This short blog explains how 6(1)a Indian status, the strongest form of status, has been ascribed to Indian men, their wives, and their descendants born before 1985; yet re-instated Indian women are only ascribed 6(1)c Indian status where the second-generation cut-off rule is applied to their descendants born before 1985.
This article explains how the Senate added the “6(1) a All the Way” clause to Bill S-3 in a way that it would apply to the re-instated women and all of their descendants born before 1985; and then explains how the House of Commons first removed the clause followed by the Prime Minister calling on party solidity in voting through this gutted version of the Bill. This included the Minister of Status of Women, Maryam Monsef, voting for the gutted bill.
This article addresses the fear mongering strategy Minister of Indigenous and Northern Affairs Canada Carolyn Bennett engaged in when asked about the increased number of status Indians the “6(1)a All the Way” clause would create.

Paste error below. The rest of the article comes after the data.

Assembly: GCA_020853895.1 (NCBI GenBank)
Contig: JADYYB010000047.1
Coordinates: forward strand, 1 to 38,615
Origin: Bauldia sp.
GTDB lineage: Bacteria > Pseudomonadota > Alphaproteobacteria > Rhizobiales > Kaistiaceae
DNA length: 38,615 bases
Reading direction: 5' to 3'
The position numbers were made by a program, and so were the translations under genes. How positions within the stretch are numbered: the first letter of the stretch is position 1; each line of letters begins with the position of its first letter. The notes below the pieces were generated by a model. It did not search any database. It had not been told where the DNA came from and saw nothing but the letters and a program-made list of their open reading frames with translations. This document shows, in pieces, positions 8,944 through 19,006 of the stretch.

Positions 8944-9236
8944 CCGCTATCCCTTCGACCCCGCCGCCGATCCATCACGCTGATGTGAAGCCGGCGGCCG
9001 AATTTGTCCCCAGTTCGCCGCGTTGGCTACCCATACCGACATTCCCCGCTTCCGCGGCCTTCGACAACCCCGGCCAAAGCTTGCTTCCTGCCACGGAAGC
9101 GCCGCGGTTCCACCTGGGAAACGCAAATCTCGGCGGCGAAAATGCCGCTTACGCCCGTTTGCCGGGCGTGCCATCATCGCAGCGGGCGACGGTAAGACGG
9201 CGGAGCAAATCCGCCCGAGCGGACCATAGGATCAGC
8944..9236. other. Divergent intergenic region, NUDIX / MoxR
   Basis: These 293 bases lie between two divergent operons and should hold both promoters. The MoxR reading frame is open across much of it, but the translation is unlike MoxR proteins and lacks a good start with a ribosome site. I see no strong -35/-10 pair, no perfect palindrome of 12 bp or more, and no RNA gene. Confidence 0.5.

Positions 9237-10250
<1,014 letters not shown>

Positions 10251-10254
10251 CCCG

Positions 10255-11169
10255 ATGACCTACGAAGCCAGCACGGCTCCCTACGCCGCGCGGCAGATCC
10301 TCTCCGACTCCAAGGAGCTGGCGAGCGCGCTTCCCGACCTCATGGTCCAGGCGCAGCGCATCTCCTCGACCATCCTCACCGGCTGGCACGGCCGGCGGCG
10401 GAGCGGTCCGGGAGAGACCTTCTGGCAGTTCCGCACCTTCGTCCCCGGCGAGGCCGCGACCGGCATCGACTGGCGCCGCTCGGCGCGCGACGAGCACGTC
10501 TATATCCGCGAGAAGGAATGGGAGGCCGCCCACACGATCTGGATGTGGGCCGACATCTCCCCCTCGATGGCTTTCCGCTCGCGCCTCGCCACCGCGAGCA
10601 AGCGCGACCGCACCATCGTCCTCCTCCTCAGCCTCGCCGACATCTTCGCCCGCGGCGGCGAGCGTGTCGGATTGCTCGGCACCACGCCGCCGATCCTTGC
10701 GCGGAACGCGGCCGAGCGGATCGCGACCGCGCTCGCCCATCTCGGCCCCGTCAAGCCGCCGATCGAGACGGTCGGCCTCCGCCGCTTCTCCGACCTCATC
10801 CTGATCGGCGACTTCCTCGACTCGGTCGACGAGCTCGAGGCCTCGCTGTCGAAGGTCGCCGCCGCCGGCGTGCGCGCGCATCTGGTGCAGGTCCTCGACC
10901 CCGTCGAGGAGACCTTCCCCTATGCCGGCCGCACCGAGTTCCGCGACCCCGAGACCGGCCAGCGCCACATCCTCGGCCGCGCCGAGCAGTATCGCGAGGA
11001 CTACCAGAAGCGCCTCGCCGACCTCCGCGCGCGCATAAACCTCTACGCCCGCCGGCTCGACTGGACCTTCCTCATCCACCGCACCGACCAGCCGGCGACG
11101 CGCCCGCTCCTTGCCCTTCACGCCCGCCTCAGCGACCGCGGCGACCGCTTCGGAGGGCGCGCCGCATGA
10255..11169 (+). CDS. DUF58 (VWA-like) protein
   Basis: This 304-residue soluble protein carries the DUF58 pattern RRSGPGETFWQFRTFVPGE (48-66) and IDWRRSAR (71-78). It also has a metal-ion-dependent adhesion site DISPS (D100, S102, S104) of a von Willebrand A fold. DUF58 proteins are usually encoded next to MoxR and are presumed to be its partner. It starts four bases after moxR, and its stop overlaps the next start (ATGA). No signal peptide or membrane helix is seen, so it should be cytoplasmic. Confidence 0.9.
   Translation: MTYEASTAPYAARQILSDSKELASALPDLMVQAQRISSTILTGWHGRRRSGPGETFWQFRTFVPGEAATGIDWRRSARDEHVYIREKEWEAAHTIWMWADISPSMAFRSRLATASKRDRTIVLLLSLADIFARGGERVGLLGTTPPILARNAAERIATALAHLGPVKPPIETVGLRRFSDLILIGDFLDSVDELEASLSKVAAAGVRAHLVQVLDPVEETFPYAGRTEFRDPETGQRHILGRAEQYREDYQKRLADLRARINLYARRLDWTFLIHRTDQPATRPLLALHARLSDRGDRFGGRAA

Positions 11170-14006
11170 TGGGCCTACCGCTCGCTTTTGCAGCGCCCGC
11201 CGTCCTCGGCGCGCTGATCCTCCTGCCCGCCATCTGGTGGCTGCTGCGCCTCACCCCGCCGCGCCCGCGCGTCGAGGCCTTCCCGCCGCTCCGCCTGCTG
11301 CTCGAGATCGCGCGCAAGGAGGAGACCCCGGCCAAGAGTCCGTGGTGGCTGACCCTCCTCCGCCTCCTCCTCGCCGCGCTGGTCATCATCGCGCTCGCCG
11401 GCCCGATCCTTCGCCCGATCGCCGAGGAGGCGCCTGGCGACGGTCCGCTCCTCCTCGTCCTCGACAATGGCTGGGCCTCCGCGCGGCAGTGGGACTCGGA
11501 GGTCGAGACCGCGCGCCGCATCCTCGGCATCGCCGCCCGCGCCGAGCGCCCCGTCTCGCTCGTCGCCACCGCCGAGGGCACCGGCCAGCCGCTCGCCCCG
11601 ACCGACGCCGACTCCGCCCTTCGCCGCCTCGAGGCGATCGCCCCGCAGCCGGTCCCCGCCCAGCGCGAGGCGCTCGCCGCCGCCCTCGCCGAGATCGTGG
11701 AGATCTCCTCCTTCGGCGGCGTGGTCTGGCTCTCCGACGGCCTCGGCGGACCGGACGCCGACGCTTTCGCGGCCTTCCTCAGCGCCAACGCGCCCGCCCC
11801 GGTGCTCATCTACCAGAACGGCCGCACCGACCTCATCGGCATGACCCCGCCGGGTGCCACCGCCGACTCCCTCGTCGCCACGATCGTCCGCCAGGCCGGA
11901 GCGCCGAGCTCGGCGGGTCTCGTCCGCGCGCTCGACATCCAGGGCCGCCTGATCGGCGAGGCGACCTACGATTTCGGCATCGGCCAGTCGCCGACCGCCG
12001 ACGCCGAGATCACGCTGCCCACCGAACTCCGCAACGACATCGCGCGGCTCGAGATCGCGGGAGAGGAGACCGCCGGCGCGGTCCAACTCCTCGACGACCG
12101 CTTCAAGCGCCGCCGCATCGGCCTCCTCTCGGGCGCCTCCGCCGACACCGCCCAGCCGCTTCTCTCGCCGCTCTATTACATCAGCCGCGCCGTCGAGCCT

When reading these articles make sure you click on the hyperlinks as they will provide you with additional information.
Here are two additional links.
Lynn Gehl, Ph.D. is an Algonquin Anishinaabe-kwe from the Ottawa River Valley. In 2017 she won an Ontario Court of Appeal case on sex discrimination in The Indian Act, and is an outspoken critic of the Algonquin land claims process. You can reach her through, and see more of her work, at www.lynngehl.com.